KING CITY — California Department of Housing and Community Department has awarded King City with $3.5 million for sidewalk repairs and improvements, which was applied for as part of a competitive Community Development Block Grant program.
The funding, which comes from the federal government, is administered by the state to assist low- and moderate-income families or aid in the prevention or elimination of slums or blight.
“The grant funding will be instrumental in improving pedestrian accessibility and public safety throughout the community and is a great example of persistence,” said Steve Adams, city manager for King City. “This is the fourth application submitted by the City after the first three were unsuccessful. The City refused to give up because sidewalk repairs are greatly needed, and the City does not have the necessary funding available within its budget.”
The city’s sidewalk system has deteriorated due to a lack of adequate funding over the years.
The City of King prepared a citywide Americans with Disabilities Act pedestrian walkway assessment plan in 2016, which was updated in 2019. It addressed sidewalk replacement, as well as missing sidewalk segments and curb ramps. The grant will fund the first phase of that plan.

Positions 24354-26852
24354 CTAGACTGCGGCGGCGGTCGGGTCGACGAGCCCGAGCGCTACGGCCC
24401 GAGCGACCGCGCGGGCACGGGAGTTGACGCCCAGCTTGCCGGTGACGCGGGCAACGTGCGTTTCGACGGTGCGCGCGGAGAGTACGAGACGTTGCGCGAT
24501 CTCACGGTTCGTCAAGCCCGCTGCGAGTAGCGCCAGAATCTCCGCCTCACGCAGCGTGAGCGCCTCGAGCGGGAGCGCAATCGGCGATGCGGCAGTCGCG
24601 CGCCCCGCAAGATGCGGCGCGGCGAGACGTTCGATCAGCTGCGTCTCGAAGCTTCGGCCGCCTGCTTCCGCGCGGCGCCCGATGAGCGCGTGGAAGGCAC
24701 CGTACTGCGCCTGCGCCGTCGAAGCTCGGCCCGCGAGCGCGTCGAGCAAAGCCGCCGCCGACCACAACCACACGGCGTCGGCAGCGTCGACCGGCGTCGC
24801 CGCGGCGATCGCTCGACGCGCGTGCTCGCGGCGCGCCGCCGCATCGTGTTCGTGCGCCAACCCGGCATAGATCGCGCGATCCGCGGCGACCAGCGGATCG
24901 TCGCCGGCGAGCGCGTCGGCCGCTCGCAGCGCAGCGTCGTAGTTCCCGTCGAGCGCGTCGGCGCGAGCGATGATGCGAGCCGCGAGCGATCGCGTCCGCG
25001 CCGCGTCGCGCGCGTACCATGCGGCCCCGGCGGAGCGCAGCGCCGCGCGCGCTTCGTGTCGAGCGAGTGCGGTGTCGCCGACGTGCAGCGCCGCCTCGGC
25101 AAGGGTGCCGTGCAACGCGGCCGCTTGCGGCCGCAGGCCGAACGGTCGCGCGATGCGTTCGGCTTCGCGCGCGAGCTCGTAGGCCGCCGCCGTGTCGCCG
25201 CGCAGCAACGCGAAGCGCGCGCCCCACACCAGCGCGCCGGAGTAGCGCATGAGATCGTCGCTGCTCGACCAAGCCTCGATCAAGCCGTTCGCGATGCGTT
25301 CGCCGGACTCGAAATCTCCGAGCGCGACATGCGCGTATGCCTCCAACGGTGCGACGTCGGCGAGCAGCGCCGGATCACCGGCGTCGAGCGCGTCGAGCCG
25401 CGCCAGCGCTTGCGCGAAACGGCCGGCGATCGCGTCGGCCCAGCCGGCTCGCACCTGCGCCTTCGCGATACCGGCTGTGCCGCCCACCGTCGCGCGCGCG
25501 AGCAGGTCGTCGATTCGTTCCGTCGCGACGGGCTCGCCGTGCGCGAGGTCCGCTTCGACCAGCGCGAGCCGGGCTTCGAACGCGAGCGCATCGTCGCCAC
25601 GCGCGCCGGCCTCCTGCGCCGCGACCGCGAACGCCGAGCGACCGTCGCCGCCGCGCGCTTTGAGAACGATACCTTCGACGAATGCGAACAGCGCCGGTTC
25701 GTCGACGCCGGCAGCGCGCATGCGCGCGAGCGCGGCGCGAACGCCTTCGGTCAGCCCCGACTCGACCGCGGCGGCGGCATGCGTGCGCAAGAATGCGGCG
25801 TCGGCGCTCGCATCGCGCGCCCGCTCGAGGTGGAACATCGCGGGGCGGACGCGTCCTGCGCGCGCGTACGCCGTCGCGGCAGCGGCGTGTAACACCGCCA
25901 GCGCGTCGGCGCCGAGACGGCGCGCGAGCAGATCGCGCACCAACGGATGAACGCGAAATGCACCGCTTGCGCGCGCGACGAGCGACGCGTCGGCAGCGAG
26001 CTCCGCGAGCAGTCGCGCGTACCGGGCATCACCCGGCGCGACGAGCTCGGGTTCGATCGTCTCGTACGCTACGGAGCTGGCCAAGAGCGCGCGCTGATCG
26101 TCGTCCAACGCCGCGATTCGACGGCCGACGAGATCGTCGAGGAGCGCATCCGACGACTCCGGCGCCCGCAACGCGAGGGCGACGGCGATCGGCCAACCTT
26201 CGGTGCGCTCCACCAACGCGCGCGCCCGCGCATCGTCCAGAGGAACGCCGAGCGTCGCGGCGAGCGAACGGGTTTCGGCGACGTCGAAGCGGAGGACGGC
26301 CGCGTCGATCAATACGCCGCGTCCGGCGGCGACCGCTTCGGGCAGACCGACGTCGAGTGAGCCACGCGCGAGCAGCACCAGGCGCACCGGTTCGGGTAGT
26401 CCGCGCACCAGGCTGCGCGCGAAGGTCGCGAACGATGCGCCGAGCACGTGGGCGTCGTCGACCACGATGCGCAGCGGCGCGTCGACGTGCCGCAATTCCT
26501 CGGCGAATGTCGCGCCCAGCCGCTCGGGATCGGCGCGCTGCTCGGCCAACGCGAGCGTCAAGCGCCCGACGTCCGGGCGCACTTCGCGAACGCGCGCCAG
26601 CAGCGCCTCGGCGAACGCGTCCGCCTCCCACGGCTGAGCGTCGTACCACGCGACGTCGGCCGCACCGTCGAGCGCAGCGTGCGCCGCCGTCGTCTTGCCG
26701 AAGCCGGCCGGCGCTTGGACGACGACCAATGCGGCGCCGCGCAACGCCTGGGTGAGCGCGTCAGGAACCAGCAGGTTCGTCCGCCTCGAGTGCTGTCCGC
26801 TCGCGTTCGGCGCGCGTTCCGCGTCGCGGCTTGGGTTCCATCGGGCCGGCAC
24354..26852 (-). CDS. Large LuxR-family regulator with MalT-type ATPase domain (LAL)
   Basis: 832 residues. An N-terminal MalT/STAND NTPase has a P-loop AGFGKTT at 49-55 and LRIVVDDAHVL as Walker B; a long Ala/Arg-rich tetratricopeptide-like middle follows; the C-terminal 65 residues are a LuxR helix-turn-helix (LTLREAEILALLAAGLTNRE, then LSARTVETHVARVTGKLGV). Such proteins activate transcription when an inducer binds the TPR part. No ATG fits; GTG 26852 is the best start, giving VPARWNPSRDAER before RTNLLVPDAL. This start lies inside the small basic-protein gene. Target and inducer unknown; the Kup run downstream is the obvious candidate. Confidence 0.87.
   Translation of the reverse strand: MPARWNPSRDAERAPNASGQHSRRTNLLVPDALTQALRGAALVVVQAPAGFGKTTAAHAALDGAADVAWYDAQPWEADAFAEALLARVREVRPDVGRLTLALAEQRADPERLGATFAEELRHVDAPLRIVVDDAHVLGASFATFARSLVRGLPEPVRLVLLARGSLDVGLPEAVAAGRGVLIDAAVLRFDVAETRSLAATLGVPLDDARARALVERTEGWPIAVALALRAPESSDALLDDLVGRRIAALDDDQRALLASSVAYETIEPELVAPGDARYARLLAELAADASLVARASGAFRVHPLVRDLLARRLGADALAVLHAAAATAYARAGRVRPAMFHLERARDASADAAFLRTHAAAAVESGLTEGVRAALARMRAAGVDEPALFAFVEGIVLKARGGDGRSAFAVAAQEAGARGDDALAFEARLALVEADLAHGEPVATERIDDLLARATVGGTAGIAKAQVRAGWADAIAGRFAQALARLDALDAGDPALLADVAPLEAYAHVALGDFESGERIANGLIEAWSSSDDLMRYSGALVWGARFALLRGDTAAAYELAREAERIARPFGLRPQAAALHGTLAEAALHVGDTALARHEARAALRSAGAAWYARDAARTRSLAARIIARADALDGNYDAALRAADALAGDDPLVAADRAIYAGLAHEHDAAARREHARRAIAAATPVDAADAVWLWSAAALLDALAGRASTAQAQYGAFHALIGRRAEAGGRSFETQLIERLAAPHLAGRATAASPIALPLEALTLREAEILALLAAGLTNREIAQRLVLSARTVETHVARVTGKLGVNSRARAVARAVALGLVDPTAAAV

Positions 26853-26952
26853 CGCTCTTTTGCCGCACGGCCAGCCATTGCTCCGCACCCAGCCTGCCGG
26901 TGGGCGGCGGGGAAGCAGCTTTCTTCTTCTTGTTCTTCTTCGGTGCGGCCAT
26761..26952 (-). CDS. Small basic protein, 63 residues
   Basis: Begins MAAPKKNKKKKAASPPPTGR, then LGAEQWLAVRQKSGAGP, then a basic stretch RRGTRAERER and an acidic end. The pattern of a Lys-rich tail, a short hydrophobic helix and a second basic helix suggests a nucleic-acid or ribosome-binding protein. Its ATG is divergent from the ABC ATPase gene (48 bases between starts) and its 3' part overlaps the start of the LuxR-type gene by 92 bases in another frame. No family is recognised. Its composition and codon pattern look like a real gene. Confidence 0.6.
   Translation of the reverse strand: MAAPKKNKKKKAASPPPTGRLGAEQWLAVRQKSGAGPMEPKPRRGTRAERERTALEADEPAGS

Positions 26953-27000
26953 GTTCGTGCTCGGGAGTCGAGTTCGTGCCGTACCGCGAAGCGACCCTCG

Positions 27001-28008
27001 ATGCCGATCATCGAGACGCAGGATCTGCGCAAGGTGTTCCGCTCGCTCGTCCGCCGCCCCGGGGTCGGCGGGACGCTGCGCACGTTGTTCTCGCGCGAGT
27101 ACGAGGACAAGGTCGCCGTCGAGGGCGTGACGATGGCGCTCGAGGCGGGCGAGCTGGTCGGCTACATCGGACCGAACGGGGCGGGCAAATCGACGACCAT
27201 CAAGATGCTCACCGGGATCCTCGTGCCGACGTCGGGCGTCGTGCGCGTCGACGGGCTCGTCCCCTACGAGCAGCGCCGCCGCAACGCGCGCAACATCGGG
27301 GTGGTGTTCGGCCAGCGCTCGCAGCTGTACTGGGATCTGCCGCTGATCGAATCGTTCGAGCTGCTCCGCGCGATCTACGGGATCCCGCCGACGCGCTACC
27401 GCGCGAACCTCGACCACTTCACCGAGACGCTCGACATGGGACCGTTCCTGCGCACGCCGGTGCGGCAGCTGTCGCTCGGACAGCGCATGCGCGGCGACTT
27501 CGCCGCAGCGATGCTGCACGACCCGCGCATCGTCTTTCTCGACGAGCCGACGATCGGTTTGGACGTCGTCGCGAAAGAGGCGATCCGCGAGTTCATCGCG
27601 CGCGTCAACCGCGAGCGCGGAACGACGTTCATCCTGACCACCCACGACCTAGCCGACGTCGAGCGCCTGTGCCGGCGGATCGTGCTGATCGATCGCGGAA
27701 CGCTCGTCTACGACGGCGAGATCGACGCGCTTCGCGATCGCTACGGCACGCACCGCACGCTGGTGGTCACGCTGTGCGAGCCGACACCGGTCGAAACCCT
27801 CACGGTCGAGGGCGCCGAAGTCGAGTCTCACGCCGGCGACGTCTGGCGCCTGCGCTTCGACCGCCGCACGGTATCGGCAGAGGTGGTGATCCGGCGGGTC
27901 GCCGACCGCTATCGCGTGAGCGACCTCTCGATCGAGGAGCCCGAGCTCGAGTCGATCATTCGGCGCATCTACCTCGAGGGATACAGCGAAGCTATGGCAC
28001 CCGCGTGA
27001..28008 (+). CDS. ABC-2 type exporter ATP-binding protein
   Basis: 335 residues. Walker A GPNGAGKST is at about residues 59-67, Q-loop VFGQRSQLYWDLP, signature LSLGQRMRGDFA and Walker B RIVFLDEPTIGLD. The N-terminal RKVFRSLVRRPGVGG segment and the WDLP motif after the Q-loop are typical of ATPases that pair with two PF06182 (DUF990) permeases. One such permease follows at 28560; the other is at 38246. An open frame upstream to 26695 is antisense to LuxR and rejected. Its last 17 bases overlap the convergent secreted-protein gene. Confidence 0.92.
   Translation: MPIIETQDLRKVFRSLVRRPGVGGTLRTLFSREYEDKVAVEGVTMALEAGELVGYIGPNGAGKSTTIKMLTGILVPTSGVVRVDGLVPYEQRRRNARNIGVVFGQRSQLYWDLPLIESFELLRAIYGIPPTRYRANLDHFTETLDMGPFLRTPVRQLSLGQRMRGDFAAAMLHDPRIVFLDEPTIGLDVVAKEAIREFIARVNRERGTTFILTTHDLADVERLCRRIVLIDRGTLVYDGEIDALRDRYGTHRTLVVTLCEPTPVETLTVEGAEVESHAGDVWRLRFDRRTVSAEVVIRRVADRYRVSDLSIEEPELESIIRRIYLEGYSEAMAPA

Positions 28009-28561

“It’s definitely a big improvement in the city, so that’s why we haven’t given up, we have a lot of sidewalk work that we need to do,” Adams said.
Adams explained the citywide project will mostly focus on residential areas.
“The initial focus is not on one area, but will include most of the oldest residential areas where the sidewalks are most deteriorated,” he said.
Final designs and preparation of bid documents will begin immediately, according to Adams. Construction is projected to begin in spring 2021.
Adams said the project will be carried out by contractors that specialize in sidewalk construction. He noted the city has an overall plan that has identified the improvements needed.
Since the grant will not cover all improvements, the city has to determine which areas need to be prioritized with the grant funding. Adams said the amount of the repairs and new sidewalk completed will depend on the bids received for the work.
Once the grant project is completed, the city plans to budget additional ongoing funds for an annual repair program to address any deficiencies not funded through the grant.
While the grant will enable the city to fix a large portion of sidewalks, it will fall short of addressing all the needs that exist. When the project is complete, the city aims to have budgeted the annual funding to continue sidewalk improvement programs to address the remaining needs.